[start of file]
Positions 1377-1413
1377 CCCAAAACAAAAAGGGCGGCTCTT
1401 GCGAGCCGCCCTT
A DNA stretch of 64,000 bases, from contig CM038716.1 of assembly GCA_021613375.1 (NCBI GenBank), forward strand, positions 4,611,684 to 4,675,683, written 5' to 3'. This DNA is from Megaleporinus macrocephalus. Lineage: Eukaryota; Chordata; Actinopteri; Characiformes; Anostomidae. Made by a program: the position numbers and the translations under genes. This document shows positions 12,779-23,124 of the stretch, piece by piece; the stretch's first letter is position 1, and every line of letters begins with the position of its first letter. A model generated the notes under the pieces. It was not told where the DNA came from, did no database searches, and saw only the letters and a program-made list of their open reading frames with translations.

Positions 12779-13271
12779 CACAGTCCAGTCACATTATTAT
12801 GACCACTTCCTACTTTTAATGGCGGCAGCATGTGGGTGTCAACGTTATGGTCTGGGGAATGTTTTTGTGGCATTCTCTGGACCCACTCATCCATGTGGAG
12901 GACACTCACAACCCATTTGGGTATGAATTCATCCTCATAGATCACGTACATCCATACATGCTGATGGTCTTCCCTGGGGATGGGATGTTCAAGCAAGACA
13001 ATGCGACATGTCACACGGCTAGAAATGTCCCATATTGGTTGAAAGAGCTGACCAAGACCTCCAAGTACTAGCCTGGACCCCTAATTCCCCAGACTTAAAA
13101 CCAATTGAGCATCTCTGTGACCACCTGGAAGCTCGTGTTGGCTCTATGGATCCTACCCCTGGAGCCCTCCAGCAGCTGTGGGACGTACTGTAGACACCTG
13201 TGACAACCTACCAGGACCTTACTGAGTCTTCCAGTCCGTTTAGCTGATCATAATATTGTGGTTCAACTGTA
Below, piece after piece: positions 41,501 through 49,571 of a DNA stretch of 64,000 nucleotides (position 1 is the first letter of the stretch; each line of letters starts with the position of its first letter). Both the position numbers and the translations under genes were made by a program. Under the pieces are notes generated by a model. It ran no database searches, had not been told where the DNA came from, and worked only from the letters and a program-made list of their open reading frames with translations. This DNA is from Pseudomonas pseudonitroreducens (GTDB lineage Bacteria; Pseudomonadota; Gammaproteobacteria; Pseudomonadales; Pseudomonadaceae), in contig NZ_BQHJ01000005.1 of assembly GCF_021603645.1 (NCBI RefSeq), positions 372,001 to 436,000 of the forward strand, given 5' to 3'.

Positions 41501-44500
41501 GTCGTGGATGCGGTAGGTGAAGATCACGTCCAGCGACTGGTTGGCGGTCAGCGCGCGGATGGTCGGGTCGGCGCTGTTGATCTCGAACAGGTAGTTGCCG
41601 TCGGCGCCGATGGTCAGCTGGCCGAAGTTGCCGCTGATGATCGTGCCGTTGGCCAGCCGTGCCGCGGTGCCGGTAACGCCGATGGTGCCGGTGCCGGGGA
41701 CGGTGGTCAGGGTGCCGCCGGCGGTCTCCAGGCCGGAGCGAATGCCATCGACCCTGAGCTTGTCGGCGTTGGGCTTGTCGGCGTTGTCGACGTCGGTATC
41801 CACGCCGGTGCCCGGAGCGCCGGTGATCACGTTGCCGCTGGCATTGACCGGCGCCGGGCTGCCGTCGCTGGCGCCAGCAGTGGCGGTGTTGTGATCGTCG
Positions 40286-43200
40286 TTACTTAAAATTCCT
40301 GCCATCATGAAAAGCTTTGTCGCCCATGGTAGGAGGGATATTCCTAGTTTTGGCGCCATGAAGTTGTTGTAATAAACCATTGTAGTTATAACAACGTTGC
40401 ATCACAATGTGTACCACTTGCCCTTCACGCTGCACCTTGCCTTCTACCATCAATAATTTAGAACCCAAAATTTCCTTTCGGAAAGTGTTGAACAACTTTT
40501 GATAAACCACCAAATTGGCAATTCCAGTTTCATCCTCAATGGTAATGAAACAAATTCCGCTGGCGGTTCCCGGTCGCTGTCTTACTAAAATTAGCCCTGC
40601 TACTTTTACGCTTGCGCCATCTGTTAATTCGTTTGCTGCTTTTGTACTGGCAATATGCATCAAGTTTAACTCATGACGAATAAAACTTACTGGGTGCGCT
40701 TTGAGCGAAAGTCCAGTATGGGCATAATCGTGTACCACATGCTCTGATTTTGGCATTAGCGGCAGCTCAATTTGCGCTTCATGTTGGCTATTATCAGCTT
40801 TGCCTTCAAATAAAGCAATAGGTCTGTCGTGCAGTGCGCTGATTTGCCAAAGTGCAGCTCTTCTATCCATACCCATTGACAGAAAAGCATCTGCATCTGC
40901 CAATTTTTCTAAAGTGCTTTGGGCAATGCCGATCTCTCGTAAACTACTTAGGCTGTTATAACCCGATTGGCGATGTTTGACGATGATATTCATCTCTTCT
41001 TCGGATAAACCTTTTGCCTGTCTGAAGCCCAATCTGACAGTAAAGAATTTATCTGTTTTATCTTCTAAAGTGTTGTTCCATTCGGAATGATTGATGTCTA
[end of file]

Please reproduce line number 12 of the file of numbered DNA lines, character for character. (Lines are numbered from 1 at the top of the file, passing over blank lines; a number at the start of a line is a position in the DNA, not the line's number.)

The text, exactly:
Below, piece after piece: positions 41,501 through 49,571 of a DNA stretch of 64,000 nucleotides (position 1 is the first letter of the stretch; each line of letters starts with the position of its first letter). Both the position numbers and the translations under genes were made by a program. Under the pieces are notes generated by a model. It ran no database searches, had not been told where the DNA came from, and worked only from the letters and a program-made list of their open reading frames with translations. This DNA is from Pseudomonas pseudonitroreducens (GTDB lineage Bacteria; Pseudomonadota; Gammaproteobacteria; Pseudomonadales; Pseudomonadaceae), in contig NZ_BQHJ01000005.1 of assembly GCF_021603645.1 (NCBI RefSeq), positions 372,001 to 436,000 of the forward strand, given 5' to 3'.